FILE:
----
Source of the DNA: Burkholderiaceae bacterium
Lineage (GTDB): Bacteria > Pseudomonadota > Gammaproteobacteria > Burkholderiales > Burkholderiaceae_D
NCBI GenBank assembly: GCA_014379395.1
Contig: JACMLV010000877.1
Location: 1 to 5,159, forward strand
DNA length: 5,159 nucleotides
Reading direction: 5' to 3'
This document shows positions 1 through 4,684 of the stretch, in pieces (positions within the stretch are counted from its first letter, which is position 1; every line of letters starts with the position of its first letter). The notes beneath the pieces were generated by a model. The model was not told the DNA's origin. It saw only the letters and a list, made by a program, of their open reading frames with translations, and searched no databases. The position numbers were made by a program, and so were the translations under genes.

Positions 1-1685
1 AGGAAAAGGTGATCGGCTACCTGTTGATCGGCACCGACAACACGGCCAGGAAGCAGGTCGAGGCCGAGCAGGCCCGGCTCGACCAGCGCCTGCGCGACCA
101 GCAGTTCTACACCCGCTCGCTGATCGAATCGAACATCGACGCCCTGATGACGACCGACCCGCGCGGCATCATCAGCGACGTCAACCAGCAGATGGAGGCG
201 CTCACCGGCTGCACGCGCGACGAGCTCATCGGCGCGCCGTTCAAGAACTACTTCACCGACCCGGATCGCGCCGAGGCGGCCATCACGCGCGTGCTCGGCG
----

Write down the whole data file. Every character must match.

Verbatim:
Source of the DNA: Burkholderiaceae bacterium
Lineage (GTDB): Bacteria > Pseudomonadota > Gammaproteobacteria > Burkholderiales > Burkholderiaceae_D
NCBI GenBank assembly: GCA_014379395.1
Contig: JACMLV010000877.1
Location: 1 to 5,159, forward strand
DNA length: 5,159 nucleotides
Reading direction: 5' to 3'
This document shows positions 1 through 4,684 of the stretch, in pieces (positions within the stretch are counted from its first letter, which is position 1; every line of letters starts with the position of its first letter). The notes beneath the pieces were generated by a model. The model was not told the DNA's origin. It saw only the letters and a list, made by a program, of their open reading frames with translations, and searched no databases. The position numbers were made by a program, and so were the translations under genes.

Positions 1-1685
1 AGGAAAAGGTGATCGGCTACCTGTTGATCGGCACCGACAACACGGCCAGGAAGCAGGTCGAGGCCGAGCAGGCCCGGCTCGACCAGCGCCTGCGCGACCA
101 GCAGTTCTACACCCGCTCGCTGATCGAATCGAACATCGACGCCCTGATGACGACCGACCCGCGCGGCATCATCAGCGACGTCAACCAGCAGATGGAGGCG
201 CTCACCGGCTGCACGCGCGACGAGCTCATCGGCGCGCCGTTCAAGAACTACTTCACCGACCCGGATCGCGCCGAGGCGGCCATCACGCGCGTGCTCGGCG